of foreign and economic policy. The
parties will form a Provisional Committee to manage the transition phase that
will oversee five provinces, three cities and six towns that will be part of
the autonomous region. 13
pages long, the document is the result of months of meetings and consultations
between the MILF, the government and members of civil society, including
representatives of the Catholic Church, Protestant Church and tribal
includes: the slow disarmament of armed militias, a new law for the election of
representatives of local government and the possibility of using sharia to
resolve internal disputes to the Muslim community. AsiaNews
sources warn that the application of Islamic law concerns the Christian
community and the Church. The
agreement provides for the addition of six new cities and several villages in
five provinces of the ARMM: Zamboanga-Basilan - Sulu and Tawi Tawi. Among
them there are the new centers Cotabato and Isabela town, where Christians are
about 50% of the population. (S.C.)
PIME missionary: lack of agreement between Muslims and government behind Mindanao attacks
On Christmas Day Bangsamoro Islamic Freedom Fighters killed 14 people in southern Mindanao, including Christians. The area is predominantly Muslim. The region is subject of decades long negotiations between Muslims and Manila over "special status". Failure to sign "benefits the extremist groups who do not want the deal." The attacks "did not target Christians alone, although the situation remains tense".
Philippine government and communist rebels, possible peace treaty in 18 months
The talks are being held in Oslo and will last until February 25. Release of political prisoners and economic reforms on the agenda. The parties resumed negotiations on 16 February after six years of hostilities between the Philippine army and the New People's Army (NPA).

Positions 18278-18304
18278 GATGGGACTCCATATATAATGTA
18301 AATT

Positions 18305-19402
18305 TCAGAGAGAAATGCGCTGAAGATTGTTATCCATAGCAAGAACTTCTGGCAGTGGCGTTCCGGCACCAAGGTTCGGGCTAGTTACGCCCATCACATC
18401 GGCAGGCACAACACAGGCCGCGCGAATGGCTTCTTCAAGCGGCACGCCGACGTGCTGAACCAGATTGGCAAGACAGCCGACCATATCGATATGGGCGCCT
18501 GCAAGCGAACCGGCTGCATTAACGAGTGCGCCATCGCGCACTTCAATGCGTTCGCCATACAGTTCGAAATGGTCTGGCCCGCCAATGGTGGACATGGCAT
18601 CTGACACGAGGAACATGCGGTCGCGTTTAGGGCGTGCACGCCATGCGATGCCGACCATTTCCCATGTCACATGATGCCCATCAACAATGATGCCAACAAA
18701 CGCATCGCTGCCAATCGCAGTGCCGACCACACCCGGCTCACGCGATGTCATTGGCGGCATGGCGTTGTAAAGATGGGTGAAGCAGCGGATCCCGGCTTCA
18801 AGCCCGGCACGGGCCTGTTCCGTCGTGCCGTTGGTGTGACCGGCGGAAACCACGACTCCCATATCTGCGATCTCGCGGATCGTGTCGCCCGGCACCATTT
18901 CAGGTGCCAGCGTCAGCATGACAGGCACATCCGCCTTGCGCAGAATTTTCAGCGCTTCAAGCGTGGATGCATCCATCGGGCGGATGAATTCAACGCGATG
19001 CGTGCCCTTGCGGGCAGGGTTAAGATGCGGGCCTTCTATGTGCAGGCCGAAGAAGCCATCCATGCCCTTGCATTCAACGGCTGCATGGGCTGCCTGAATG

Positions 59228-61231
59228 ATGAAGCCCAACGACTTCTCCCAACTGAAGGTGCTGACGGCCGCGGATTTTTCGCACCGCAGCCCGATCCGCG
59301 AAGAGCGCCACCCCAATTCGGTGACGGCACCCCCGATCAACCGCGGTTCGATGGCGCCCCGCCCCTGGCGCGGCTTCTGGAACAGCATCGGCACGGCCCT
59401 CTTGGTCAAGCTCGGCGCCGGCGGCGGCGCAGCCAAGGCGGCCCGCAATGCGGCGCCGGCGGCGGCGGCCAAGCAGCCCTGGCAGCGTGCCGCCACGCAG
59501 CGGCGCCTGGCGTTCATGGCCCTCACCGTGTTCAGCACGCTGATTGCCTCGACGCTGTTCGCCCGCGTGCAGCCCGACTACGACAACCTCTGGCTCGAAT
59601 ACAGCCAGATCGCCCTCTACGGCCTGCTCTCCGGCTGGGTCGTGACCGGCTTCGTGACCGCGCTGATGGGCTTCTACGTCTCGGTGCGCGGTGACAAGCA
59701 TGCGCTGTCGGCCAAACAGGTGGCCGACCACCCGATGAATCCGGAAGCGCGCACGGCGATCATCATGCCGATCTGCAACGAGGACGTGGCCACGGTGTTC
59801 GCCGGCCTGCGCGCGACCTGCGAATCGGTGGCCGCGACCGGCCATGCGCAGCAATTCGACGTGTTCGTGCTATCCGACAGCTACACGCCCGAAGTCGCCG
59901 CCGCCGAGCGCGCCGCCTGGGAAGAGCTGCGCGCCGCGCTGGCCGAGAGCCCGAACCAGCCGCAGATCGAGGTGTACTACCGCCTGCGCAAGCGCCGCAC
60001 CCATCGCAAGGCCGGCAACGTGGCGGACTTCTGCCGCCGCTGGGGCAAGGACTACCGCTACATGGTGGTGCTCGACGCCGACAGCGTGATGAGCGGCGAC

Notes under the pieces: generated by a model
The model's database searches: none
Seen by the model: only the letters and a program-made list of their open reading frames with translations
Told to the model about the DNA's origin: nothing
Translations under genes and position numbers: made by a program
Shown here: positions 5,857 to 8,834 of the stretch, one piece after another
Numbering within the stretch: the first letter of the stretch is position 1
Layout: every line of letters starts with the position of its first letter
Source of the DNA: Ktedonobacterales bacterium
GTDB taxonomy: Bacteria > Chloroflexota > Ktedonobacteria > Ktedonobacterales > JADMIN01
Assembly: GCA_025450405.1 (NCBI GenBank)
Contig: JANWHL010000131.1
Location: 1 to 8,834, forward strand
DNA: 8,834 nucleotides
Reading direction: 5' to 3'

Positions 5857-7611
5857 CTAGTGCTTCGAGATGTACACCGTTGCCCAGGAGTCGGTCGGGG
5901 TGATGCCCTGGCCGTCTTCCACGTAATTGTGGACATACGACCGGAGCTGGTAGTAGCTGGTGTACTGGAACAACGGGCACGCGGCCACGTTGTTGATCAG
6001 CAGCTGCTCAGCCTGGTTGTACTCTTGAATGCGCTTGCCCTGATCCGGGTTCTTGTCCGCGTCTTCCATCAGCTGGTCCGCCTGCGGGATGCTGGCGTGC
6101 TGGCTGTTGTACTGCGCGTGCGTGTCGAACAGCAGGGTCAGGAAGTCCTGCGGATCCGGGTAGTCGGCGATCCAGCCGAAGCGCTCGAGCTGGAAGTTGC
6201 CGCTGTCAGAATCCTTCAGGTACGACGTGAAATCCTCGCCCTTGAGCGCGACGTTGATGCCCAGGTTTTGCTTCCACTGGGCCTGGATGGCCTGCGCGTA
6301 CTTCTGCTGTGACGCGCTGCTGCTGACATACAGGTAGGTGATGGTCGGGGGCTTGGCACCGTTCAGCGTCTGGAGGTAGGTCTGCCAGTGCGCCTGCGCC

Philippine President cancels deal with MILF
Due to the heightened climate of violence in recent weeks, Arroyo orders a halt to the signing of the memorandum of agreement (Moa) between the government and Islamic rebels. It was to have established the territories of the Muslim autonomous region of Mindanao (Armm).
Mindanao: four Christians killed, a fifth missing
Yesterday an armed group ambushed a bus in Lanao del Sur, stronghold of the Moro Islamic Liberation Front. The group robbed passengers and then shot the men. The Philippine Church urges an accord between the government and MILF to avoid an escalation in violent attacks.
Ten years after violence ended, peace still eludes Mindanao
Ten years after Moro rebels and the Filipino government signed a peace deal, Fr Sebastiano D'Ambra, PIME missionary, looks at the current situation in southern Philippines. Building peace and achieving economic development can be done through inter-faith dialogue and understanding.
Defeated on ice, but 'first' in history, joint Korean hockey team players hug
After losing to Sweden in their last match, the Korean team ends up in seventh place. Players burst into tears at their imminent separation. "Politicians made that executive decision [to have a joint team]. Our players and staff are the ones that made it work,” said the team’s proud Canadian coach. One South Korean athlete hopes the country is proud of them. "It was bigger than hockey."